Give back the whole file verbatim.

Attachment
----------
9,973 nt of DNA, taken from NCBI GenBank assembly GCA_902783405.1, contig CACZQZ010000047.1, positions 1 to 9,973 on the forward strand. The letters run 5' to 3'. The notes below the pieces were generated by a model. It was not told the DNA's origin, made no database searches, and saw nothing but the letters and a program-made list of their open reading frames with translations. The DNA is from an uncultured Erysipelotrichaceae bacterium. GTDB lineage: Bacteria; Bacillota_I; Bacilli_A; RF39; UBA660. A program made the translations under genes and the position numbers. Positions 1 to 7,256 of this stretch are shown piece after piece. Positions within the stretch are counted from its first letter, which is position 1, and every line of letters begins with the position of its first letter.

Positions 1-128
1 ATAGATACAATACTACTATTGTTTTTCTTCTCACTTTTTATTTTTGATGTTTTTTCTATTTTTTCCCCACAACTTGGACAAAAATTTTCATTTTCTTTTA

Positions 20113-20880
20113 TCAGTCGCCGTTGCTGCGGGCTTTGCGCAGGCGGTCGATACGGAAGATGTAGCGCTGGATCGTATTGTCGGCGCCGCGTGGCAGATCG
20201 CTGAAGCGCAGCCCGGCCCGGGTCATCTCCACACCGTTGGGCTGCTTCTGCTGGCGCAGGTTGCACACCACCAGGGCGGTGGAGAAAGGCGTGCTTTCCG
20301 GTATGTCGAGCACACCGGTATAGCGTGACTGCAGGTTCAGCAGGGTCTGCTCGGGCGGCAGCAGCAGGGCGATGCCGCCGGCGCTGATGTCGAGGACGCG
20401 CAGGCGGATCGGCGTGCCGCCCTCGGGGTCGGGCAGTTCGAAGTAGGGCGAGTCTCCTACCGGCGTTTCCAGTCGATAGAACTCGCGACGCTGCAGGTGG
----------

9,973 nt of DNA, taken from NCBI GenBank assembly GCA_902783405.1, contig CACZQZ010000047.1, positions 1 to 9,973 on the forward strand. The letters run 5' to 3'. The notes below the pieces were generated by a model. It was not told the DNA's origin, made no database searches, and saw nothing but the letters and a program-made list of their open reading frames with translations. The DNA is from an uncultured Erysipelotrichaceae bacterium. GTDB lineage: Bacteria; Bacillota_I; Bacilli_A; RF39; UBA660. A program made the translations under genes and the position numbers. Positions 1 to 7,256 of this stretch are shown piece after piece. Positions within the stretch are counted from its first letter, which is position 1, and every line of letters begins with the position of its first letter.

Positions 1-128
1 ATAGATACAATACTACTATTGTTTTTCTTCTCACTTTTTATTTTTGATGTTTTTTCTATTTTTTCCCCACAACTTGGACAAAAATTTTCATTTTCTTTTA

Positions 20113-20880
20113 TCAGTCGCCGTTGCTGCGGGCTTTGCGCAGGCGGTCGATACGGAAGATGTAGCGCTGGATCGTATTGTCGGCGCCGCGTGGCAGATCG
20201 CTGAAGCGCAGCCCGGCCCGGGTCATCTCCACACCGTTGGGCTGCTTCTGCTGGCGCAGGTTGCACACCACCAGGGCGGTGGAGAAAGGCGTGCTTTCCG
20301 GTATGTCGAGCACACCGGTATAGCGTGACTGCAGGTTCAGCAGGGTCTGCTCGGGCGGCAGCAGCAGGGCGATGCCGCCGGCGCTGATGTCGAGGACGCG
20401 CAGGCGGATCGGCGTGCCGCCCTCGGGGTCGGGCAGTTCGAAGTAGGGCGAGTCTCCTACCGGCGTTTCCAGTCGATAGAACTCGCGACGCTGCAGGTGG